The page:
June 16 (UPI) -- Geopolitical risks, as well as U.S. economic and energy sector influences, could undercut growth for Persian Gulf countries, the World Bank said.
A World Bank report on the economies for members of the Gulf Cooperation Council finds aggregate growth expands from 1.3 percent this year to 2.6 percent in 2019. A regional economic report, the first for the bank, said oil prices should hold steady and support growth in the region, but nowhere near the levels from 2014, when the global benchmark for the price of oil, Brent, was more than twice the current level.
Nadir Mohammed, the GCC director at the World Bank, said some energy market recovery is supporting regional growth with the help of improvements in the non-oil sector.
"That's good for public finances across the region, and providing space to governments to focus on long term challenges," he said in a statement.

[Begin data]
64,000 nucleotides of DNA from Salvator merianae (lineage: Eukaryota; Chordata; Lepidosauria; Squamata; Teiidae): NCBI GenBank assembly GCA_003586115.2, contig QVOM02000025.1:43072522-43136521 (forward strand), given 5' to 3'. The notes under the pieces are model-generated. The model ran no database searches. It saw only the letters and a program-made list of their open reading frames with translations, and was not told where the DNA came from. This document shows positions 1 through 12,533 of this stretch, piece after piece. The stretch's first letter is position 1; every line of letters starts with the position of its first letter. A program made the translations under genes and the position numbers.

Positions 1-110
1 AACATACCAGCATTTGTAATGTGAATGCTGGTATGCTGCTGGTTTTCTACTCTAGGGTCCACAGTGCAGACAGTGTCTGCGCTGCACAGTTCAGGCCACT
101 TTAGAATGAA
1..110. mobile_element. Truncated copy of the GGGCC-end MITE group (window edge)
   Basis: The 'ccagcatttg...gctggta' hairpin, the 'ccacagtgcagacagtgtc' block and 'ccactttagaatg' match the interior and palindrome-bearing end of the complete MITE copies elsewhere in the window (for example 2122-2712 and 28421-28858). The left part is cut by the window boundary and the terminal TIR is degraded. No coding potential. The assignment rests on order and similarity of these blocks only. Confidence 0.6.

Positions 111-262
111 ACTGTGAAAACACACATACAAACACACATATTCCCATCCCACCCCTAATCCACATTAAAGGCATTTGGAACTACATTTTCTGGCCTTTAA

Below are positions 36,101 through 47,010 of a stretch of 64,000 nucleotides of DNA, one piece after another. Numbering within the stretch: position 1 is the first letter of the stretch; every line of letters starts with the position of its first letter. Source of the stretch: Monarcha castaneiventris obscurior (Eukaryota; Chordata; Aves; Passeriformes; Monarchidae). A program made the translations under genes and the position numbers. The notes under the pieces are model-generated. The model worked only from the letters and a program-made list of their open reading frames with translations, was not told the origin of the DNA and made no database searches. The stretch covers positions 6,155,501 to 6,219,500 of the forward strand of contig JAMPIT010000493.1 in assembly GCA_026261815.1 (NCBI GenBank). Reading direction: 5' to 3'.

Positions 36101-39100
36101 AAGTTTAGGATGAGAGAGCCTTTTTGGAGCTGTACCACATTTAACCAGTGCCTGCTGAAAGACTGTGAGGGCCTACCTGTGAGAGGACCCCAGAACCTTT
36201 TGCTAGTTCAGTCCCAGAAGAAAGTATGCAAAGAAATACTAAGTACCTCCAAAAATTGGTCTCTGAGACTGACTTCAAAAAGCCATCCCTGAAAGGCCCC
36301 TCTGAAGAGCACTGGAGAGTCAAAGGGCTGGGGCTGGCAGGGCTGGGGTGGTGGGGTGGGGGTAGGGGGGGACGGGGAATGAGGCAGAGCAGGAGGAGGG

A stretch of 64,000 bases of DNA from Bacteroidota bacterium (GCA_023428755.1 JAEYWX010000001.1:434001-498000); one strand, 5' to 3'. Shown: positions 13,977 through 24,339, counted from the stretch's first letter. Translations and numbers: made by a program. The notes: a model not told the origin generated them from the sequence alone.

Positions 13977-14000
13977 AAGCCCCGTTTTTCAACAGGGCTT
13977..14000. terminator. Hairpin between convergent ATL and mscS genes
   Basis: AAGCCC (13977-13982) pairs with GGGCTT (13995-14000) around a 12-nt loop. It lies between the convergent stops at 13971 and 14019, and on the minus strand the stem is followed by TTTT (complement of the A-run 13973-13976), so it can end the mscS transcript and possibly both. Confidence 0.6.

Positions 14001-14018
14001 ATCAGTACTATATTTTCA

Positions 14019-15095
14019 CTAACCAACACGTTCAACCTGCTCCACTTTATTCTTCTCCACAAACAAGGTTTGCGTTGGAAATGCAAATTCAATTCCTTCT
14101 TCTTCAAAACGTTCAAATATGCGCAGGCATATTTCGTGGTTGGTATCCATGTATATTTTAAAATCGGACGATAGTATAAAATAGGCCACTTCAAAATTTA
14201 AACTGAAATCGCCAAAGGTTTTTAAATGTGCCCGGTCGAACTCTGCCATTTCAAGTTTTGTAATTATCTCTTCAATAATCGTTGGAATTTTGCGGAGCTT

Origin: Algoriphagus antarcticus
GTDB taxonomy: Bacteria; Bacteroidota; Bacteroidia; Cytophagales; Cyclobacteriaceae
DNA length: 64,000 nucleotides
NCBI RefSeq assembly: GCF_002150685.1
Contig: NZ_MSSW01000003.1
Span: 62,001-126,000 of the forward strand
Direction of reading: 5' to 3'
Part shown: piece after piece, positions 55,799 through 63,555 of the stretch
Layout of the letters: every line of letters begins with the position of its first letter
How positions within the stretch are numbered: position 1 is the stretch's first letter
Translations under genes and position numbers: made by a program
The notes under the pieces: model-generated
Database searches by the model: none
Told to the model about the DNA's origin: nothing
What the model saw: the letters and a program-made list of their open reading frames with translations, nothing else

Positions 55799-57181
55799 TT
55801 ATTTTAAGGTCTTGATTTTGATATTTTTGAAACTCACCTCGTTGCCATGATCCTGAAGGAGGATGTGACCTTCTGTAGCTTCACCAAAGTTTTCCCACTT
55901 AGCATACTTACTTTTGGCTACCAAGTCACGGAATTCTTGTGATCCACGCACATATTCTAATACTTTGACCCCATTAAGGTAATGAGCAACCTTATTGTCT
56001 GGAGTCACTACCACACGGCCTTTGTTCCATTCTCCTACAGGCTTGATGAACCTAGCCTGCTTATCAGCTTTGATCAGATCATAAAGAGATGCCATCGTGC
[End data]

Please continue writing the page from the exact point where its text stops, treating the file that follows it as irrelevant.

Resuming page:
The report comes amid emerging divisions in GCC member states over alleged terrorism support from Qatar. Saudi Arabia earlier this month led a coalition of Middle East countries in severing ties with Qatar, adding a layer of geopolitical risk to the global energy market. Saudi Arabia is the largest oil producer in the Organization of Petroleum Exporting Countries, Qatar is a leading natural gas supplier and the Persian Gulf is a choke point for the flow of energy supplies from the region.
The World Bank said it expected crude oil prices to average $55 per barrel for the year, which should provide a level of support for GCC economies. That same price level is supporting what the bank described as "nimble" producers in U.S. shale basins, which undercuts OPEC efforts to balance the market through managed declines in output.
"Over the medium- to long-term, global climate mitigation efforts make for an increasingly uncertain outlook," the World Bank's report read.